Résonateurs MEMS en GaN

Figure 1: (a) Top view of the AlGaN/GaN MEMS resonator. On the right, the piezoelectric actuator uses the AlGaN layer sandwiched between a top electrode and the two-dimensional election gas. On the left the R-HEMT is fabricated on the resonant beam for motion detection. (b) Measured S21 parameter between the input and the output of the beam resonator. The black curve shows the signal obtained using the R-HEMT as an amplifier, the blue curve shows the signal obtained using the gate as a capacitive detector. The gain of 30 dB provided by the R-HEMT shows the advantage of the integration of the HEMT on the resonant beam.

Figure 1: (a) Top view of the AlGaN/GaN MEMS resonator. On the right, the piezoelectric actuator uses the AlGaN layer sandwiched between a top electrode and the two-dimensional election gas. On the left the R-HEMT is fabricated on the resonant beam for motion detection. (b) Measured S21 parameter between the input and the output of the beam resonator. The black curve shows the signal obtained using the R-HEMT as an amplifier, the blue curve shows the signal obtained using the gate as a capacitive detector. The gain of 30 dB provided by the R-HEMT shows the advantage of the integration of the HEMT on the resonant beam.

Gallium nitride is expected to be an outstanding material for a new generation of MEMS resonator devices. It presents excellent mechanical and piezoelectric properties for MEMS actuation and detection. Moreover its electronic properties and the use of AlGaN/GaN heterostructures for transistors opens the way for the co-integration of MEMS sensors with electronics. The availability of GaN material deposited on Si substrates allows selective etching and easy release of free structures for MEMS fabrication. Additionally, GaN is a promising candidate for working in harsh environment.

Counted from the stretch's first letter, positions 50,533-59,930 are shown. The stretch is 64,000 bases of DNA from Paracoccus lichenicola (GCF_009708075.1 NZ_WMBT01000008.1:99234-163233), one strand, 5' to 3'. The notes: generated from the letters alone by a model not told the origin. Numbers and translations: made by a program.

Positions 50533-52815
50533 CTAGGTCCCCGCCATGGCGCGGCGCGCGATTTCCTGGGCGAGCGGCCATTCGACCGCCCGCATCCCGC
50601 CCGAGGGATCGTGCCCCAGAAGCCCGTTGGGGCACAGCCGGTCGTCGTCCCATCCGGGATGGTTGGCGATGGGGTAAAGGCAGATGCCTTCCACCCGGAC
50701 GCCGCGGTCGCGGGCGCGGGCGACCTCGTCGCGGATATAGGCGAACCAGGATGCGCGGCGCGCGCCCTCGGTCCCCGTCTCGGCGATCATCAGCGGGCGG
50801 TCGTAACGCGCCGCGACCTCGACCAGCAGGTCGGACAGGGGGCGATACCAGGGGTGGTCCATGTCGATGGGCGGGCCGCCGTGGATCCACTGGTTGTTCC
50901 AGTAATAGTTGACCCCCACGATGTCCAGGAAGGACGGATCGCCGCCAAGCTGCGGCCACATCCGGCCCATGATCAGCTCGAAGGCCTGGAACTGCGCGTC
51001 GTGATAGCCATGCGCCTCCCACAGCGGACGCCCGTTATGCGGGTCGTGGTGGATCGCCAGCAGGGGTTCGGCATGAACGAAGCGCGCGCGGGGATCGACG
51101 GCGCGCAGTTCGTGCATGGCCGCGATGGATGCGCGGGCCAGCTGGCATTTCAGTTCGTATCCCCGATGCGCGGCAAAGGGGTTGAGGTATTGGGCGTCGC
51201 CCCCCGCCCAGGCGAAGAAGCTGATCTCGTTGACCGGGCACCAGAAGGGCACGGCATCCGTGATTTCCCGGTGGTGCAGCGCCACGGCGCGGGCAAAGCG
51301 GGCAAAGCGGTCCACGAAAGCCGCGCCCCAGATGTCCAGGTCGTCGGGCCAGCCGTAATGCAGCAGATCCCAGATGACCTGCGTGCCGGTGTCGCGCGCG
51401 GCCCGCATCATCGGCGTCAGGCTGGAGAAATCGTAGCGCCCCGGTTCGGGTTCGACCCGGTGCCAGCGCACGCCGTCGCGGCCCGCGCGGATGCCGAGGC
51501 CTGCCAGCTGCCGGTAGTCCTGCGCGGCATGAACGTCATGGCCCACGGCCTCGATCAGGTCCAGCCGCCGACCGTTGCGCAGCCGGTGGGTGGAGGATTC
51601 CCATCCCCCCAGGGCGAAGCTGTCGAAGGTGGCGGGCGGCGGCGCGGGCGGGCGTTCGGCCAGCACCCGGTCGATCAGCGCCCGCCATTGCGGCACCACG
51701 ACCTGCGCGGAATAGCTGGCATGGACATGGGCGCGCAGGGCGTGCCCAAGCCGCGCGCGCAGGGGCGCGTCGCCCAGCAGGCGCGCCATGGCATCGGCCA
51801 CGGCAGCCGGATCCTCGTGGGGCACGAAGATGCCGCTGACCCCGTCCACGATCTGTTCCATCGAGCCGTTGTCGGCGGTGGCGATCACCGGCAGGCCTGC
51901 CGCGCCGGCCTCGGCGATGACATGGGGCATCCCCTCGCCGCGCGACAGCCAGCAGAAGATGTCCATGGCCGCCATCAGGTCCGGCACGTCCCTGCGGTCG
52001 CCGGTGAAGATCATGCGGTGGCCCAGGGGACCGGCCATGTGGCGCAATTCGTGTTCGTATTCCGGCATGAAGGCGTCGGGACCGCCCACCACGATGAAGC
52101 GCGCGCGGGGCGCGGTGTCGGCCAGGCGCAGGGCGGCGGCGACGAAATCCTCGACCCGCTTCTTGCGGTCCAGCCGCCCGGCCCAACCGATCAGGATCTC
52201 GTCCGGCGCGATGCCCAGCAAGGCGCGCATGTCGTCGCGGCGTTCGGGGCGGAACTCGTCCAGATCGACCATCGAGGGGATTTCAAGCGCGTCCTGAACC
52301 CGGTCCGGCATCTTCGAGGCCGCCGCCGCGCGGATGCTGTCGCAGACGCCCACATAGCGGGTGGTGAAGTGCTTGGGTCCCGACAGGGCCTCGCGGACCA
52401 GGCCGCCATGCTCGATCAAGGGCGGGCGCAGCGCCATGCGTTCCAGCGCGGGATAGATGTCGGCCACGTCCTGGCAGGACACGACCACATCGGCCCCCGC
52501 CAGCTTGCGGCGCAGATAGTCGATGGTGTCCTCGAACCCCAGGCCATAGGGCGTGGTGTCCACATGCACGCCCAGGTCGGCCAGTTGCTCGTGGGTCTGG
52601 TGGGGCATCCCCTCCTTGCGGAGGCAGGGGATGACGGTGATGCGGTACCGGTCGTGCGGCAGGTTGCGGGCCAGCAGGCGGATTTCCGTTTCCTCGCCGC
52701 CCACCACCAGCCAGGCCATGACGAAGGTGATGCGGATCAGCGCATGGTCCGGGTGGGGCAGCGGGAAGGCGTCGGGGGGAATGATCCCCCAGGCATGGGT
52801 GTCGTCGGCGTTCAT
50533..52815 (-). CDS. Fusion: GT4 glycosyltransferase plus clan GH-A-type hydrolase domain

We have been investigating this new technology from 2007 and we demonstrated the first GaN MEMS resonators with integrated transducers, along with the first R-HEMT (resonant high electron mobility transistor, Fig. 1) [Appl. Phys. Lett.94, 233506 (2009)]. We have also carried out an extensive study of the transduction physics and the piezoelectric actuation using the 2DEG of the AlGaN/GaN heterostructure [Appl. Phys. Express5, 067201 (2012)] as well as the piezoelectric active detection [J. Microelectromech. Syst., 111, 370 (2012)].

 

 

 

Figure 2: Experimental frequency response of the GaN SAW resonator.

Figure 2: Experimental frequency response of the GaN SAW resonator.

Based on this proof-of-concept, prospects of applications for sensors are under preparation. In addition, within the prospects of co-integration with electronics, GaN is a promising candidate for highly compact RF sources. Such sources would be particularly interesting for embedded microwave applications due to reduced size and weight. They could operate on the same board as most RF circuits and lead to advanced time-frequency systems. In this view, we achieved a new milestone in GaN resonators (Fig. 2) with the demonstration of a 1 GHz surface acoustic wave (SAW) oscillator. It features phase noise of -115 dBc/Hz at 10 kHz from the carrier and a f.Q product near 1.9×1012 Hz. This is the largest value obtained for GaN resonators that is in the range of other materials used for commercial applications.  This shows the potentiality of such devices for monolithic RF sources [IEEE IFCS 2013].